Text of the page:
The first- and second-place finishers in Bloomberg Businessweek's biannual rankings of the top full-time MBA programs are repeat winners. Both landed atop the list again in 2010 after doing so in 2008, the last time the rankings were published.

University of Chicago's Booth School of Business edged out Harvard Business School for the top spot, thanks to higher marks for teaching quality. Both schools got top scores for their career-services departments, helping their overall rankings as the job market for MBAs worsened since the last survey. (See interactive table with full results).

University of Pennsylvania's Wharton School earned the No. 3 spot, followed by Northwestern's Kellogg School of Management. Stanford's program ranked No. 5 overall, but is tops for post-graduate average salary ($120,000) and for being the hardest to get into. The schools that gained the most in the rankings were Georgia Tech (to 23 from 29 in 2008) and Southern Methodist (to 12 from 18). Falling the most were New York University (from 13 to 18) and Brigham Young (from 22 to 27).

Bloomberg BusinessWeek's top tier also had some newcomers: The University of Minnesota's Carlson School of Management and Michigan State's Broad Graduate School of Management, ranked No. 28 and No. 20, respectively. Rice University's Jones Graduate School of Business (No. 29) and Texas A&M's Mays Business School (No. 20) were ranked for the first time. (See slide show of top-tier schools).

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bubba1zfg

Ivy League educations are overpriced and overrated.

November 14 2010 at 9:18 AM Report abuse rate up rate down Reply
robbashworth

One can't help but be slapped in the face by this LIST of TOP MBA business program. With ony two aception they are all high liberal universities from basically Democratic state. I didn't go to school in this country in Scotland and Australia they actuall encourge you to go out and learn from all aspects of business finance and medicine. Our great US is just a money pot of mental masterbation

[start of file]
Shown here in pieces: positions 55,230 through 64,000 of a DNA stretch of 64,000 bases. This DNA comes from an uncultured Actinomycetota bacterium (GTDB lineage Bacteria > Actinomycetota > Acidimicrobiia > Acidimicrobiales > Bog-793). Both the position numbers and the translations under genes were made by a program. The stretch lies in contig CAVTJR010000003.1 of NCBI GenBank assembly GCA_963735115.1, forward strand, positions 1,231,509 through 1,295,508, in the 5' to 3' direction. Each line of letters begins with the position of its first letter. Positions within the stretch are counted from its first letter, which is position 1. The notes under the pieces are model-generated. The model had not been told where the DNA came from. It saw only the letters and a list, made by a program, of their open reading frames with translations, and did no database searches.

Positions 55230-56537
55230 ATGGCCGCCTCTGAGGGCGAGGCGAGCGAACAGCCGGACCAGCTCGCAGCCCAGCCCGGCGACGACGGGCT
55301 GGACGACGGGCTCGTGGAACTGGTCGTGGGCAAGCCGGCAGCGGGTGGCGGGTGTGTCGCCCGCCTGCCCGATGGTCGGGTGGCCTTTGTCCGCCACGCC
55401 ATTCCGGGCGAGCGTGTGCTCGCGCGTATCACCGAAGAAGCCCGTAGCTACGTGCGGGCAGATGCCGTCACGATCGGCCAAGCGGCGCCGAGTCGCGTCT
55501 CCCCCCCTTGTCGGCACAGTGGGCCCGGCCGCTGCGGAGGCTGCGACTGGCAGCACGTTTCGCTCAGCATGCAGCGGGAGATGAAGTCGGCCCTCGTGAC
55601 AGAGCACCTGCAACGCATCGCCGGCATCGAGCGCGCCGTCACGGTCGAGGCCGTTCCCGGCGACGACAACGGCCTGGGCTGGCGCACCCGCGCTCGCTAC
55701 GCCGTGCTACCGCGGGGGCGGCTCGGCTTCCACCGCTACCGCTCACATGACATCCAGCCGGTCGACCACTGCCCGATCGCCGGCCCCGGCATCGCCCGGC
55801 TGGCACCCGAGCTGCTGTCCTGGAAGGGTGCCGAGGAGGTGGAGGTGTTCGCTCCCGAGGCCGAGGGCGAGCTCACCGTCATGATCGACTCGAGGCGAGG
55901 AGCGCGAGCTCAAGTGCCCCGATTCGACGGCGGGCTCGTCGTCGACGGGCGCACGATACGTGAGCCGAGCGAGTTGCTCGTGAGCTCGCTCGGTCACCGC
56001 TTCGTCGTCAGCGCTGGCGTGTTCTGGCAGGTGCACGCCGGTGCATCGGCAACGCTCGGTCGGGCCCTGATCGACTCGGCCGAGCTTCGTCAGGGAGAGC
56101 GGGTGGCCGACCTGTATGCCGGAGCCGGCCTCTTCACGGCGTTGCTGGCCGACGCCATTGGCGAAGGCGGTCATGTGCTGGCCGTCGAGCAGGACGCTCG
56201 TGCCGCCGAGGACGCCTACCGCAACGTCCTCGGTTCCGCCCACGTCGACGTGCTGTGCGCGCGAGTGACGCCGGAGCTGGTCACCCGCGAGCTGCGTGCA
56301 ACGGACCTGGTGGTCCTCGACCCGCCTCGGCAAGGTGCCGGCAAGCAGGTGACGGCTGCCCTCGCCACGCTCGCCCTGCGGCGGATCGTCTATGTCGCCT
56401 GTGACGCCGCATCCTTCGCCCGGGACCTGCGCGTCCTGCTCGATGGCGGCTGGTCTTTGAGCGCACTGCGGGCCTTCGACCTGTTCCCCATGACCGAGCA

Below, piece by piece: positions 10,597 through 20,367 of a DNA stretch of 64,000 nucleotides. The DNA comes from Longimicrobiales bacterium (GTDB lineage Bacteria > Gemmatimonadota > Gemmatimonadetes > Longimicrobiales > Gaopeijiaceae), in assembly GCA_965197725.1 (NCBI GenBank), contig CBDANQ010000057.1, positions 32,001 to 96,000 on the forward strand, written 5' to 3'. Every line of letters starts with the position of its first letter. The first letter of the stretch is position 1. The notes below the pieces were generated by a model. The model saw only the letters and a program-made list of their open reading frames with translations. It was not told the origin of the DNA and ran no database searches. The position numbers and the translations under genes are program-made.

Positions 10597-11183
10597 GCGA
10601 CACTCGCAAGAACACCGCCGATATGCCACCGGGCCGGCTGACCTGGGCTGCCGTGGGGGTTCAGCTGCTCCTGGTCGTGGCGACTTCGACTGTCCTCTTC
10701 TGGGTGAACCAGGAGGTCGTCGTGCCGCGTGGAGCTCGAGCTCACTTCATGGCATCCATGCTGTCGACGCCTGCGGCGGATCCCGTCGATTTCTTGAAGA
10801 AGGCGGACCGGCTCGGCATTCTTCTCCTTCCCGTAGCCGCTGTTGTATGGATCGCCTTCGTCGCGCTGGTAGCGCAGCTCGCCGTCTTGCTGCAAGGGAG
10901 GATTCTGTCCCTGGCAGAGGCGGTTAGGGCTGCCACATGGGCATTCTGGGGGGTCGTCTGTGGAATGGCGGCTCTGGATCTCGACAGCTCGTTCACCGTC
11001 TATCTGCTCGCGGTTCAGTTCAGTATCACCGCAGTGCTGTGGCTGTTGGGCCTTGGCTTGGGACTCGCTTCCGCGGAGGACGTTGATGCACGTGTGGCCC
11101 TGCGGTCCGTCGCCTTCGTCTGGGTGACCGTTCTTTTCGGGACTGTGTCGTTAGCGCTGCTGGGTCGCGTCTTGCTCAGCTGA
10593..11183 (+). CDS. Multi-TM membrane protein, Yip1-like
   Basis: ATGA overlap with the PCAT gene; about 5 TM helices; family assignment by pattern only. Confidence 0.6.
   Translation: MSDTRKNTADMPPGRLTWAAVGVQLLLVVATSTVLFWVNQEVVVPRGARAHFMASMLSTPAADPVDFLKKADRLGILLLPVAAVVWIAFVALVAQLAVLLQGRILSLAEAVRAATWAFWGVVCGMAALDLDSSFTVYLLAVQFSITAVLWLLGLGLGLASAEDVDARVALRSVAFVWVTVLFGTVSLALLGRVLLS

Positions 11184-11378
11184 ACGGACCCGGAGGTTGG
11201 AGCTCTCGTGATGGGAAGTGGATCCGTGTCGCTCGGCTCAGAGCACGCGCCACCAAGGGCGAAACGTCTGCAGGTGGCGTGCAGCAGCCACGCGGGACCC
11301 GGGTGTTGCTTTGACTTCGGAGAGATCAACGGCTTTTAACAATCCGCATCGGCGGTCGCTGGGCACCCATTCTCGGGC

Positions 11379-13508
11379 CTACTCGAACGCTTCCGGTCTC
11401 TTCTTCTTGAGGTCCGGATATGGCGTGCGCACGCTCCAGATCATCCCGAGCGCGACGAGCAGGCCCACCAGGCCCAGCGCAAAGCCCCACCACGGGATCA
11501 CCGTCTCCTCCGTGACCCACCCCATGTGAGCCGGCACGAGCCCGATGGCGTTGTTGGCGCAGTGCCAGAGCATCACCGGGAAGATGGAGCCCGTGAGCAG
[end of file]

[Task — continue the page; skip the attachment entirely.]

November 14 2010 at 7:27 AM Report abuse rate up rate down Reply
duey35

Obama did wonders for Harvard. I wonder if they will still be in business in 10 years

November 12 2010 at 4:09 PM Report abuse -2 rate up rate down Reply
1 reply to duey35's comment
dsti625596

And the rest of us know you duey35 did wonders at DeVry Institute. Jealous much loser?

November 14 2010 at 7:13 PM Report abuse rate up rate down Reply
marquisdemorte

ooooou! A business degree,I'm impressed! Show me how smart you really are, pass P-Chem!

November 12 2010 at 2:52 PM Report abuse +1 rate up rate down Reply
topmind

Haaahvaaad has become dominated by sleepy eyed, hairy, socialist leaning perfessers, and their unrealistic teachings cain't be any good fur our future. On the other hand, U of C is rather pragmatic. However their alumni will get run over by the mass of mediocrity produced by the sub biz schools.

November 12 2010 at 1:26 PM Report abuse -2 rate up rate down Reply
tomseabranch

Hey khod! You are an idiot. Bush is a Yalie. If you are going to hate someone at least try to know why?

November 12 2010 at 10:41 AM Report abuse +2 rate up rate down Reply
tangledweb1027

These rankings are not only biased, they are useless. The most important components of a good education are talent, dedication and access. Any business school covers the curriculum adequately, the rest is up to the student. Since the entrance requirements of all these so-called top schools goes farther and farther from evaluating talent and dedication, it is no wonder that the majority of graudates are mediocre at best.

November 12 2010 at 9:03 AM Report abuse +4 rate up rate down Reply
eyeforeye42

Harvard has had a problem with grades inflation. Students who go there expect to be A students but forget they are really a specialty population that falls under the same normal distribution curve as populations do. So while a "C" Harvard student could be an "A" student at a lessor school, they may not be "A" material amongst that population. In reality, schools are distorting the normal distribution because they feel students won't go there if they will only get lower grades.

November 12 2010 at 8:03 AM Report abuse +3 rate up rate down Reply